In 1918, a whole different kind of threat ended up leading to one of the single deadliest tragedies in Central New York history– the explosion at the Split Rock Quarry.

With World War I raging, Split Rock Quarry in the Town of Onondaga was being mined for limestone to be used in munitions by the allies.  

When mining moved to Jamesville and the U.S. entered the war, Split Rock became a munitions factory– one that was locally known, but protected by guards and fences.

On July 2, 1918, a fire broke out at the factory, sending explosion shock waves through the area. 

“People were running out of theaters, ‘was it an earthquake?’, ‘was it the Germans attacking?’” recalls Scott Peal, the education coordinator at the Onondaga Historical Association.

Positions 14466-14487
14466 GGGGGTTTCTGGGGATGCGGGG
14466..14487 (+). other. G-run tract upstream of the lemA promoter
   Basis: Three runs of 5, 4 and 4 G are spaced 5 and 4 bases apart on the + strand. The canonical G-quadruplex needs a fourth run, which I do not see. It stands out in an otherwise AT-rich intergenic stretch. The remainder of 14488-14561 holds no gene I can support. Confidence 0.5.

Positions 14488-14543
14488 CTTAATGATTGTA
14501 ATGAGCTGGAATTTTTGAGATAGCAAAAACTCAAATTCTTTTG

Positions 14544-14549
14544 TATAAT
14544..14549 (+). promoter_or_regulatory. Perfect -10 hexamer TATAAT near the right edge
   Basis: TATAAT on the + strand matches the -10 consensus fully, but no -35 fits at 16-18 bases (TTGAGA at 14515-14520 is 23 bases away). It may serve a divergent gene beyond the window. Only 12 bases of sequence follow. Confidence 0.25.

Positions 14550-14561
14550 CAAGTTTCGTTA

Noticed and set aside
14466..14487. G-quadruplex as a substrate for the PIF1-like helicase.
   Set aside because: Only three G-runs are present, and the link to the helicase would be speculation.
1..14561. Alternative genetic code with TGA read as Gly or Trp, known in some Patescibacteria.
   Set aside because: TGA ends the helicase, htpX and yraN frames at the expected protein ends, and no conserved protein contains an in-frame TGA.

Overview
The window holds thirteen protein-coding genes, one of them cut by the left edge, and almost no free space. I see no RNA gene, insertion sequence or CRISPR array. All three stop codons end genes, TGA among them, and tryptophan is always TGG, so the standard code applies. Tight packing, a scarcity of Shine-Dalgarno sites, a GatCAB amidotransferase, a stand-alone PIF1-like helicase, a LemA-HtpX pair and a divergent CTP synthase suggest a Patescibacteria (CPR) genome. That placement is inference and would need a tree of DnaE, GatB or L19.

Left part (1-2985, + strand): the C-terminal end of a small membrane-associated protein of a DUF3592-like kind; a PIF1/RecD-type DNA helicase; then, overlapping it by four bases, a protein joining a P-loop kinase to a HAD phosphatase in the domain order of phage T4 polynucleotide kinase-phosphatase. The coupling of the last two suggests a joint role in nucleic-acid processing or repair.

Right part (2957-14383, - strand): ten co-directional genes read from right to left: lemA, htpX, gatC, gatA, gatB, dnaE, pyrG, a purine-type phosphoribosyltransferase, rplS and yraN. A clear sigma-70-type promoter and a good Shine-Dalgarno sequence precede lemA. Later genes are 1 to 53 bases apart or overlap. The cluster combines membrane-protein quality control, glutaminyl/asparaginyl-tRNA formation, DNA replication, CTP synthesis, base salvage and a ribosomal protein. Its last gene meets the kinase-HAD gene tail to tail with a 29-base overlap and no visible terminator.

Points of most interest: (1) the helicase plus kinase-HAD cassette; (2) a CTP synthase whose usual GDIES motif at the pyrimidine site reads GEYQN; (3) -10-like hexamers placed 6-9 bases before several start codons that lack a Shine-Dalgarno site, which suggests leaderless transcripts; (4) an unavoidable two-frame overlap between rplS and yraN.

Only one of the storehouses of TNT that blew up. Peal says if any more had, “Syracuse would have been blown right off the map.” 

50 people were ultimately killed– most dying not from the explosion itself, but from the noxious gas that came from the fire. 

A gear overheating and starting the fire in the main TNT building was the official cause, and water pressure issues made it nearly impossible to put it out. Though some conspiracy theorists say the Germans may have been to blame. 

The explosion of 1918 wasn’t the only one the quarry saw– five men were killed and several were injured on Feb. 19, 1916 during an explosion. 

Ambulances struggled to reach the scene due to blizzard conditions, the Onondaga Historical Association said in a tweet. 

Many workers resigned the following day. 

The only real marker of the 1918 tragedy–aside from the still-standing rock crusher– is a giant monument in Oakwood Cemetery. 

On either side of the monument is the 35 names of those killed who have been identified.  

On the backside is 15 names of men who were killed in the accident whose remains were never identified. 

Throughout the year, different events will be planned to mark the 100th anniversary of the explosion.